Avoid lawsuits, avoid credit checking applicants.

Author:Read, Brendan B.

While there is little likelihood of major new laws and regulations coming down from the conservative-swaying Congress and state houses, the Obama Administration and many of its state counterparts have given notice that they will enforce existing ones to the max. And that includes regulations impacting on employment.


The case in point is credit checks for job applicants. The U.S. Equal Employment Opportunity Commission (EEOC) announced on Dec. 21, 2010 that it was filing suit against Kaplan Higher Education Corporation under Title VII of the Civil Rights Act of 1964. The commission says it is a violation of the act "to use hiring practices that have a discriminatory impact because of race and that are not job-related and justified by business necessity".

"Title VII of the Civil Rights Act of 1964 was intended to eliminate practices that serve as arbitrary barriers to employment because of a job applicant's race," said Regional Attorney Debra Lawrence of the EEOC's Philadelphia District Office in a statement. "Employers need to be mindful that any hiring practice be job-related and not screen out groups of people, even if it does so unintentionally."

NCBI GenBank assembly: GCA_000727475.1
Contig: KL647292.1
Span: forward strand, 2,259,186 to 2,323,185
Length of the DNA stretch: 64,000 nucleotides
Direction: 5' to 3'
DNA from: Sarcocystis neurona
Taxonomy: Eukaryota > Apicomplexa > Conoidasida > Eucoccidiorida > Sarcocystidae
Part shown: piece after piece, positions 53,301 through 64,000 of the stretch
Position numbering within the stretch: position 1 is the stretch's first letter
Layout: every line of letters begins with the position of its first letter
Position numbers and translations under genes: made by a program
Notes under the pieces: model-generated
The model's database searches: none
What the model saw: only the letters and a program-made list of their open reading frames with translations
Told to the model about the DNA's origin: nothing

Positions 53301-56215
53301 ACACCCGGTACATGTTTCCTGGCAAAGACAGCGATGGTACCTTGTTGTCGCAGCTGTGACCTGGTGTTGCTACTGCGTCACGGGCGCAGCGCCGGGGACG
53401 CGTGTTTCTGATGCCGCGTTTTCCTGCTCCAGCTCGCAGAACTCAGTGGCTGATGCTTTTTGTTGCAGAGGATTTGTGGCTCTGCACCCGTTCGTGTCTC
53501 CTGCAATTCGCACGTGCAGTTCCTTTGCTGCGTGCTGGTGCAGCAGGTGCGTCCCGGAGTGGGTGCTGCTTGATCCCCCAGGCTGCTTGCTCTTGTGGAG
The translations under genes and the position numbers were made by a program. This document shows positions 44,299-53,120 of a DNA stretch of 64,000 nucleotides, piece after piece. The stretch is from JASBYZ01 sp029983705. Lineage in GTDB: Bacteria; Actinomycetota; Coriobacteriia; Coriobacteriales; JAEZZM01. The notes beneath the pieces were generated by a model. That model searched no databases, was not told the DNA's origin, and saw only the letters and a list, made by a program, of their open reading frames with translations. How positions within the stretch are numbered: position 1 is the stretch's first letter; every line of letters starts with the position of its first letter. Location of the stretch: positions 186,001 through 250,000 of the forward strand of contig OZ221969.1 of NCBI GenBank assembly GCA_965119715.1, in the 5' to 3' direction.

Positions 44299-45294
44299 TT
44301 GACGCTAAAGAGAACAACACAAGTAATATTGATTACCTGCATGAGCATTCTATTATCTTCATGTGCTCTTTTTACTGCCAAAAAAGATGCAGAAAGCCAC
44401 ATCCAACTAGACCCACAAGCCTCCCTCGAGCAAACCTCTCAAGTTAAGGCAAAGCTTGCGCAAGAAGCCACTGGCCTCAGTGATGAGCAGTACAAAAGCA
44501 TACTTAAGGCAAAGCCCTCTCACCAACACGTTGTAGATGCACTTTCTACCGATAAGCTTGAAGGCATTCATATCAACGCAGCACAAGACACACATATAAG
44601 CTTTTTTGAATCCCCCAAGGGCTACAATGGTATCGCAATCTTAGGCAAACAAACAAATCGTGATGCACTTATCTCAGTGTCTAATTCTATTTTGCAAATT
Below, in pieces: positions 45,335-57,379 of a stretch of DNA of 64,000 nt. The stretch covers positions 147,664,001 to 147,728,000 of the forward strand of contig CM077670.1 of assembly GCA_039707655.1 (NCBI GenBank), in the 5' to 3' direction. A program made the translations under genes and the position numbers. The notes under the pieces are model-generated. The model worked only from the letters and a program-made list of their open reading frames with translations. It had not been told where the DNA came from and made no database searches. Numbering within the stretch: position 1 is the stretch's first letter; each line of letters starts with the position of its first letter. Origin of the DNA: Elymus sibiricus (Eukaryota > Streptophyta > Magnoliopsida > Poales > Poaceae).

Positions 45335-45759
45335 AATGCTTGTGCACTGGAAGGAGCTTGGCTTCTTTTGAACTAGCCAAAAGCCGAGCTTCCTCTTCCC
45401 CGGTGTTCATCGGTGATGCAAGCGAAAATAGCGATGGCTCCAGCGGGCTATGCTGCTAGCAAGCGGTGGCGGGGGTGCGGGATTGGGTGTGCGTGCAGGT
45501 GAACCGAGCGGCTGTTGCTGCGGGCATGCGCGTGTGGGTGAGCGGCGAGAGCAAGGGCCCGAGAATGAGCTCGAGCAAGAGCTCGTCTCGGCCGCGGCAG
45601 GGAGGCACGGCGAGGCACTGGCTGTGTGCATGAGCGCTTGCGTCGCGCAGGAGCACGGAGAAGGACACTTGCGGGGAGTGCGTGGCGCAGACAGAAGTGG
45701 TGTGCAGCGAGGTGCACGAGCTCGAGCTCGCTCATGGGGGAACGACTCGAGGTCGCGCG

Kaplan's side was reported in a Bloomberg article that also appeared Dec. 21. "The company conducts background checks on all job applicants, including credit histories for those who handle financial matters," the company said.

Kudos to the EEOC. Credit checks are the equivalent of debtors' prisons because they punish individuals who have been struggling to survive in this tough economy and who got behind with their bills by denying them the employment that they need to pay off their debts; a Catch-22 if there ever was one. Only in rare circumstances, such as if an employee is required to be bondable, should this practice be allowed.

Some law firms are raising the red flags on this issue. A January 19, 2011 blog by Sheppard Mullin, Richter and Hampton points out employers should determine "whether there is a sound business reason to obtain such information because, if it is not directly job related, it could be considered discriminatory."

"Moreover, employers should be aware that credit checks are not always accurate indicators of a person's qualification for a particular job or a valid predictor of job performance," adds the firm.

Sheppard Mullin points out several states-Hawaii, Illinois, Oregon and Washington-ban or...

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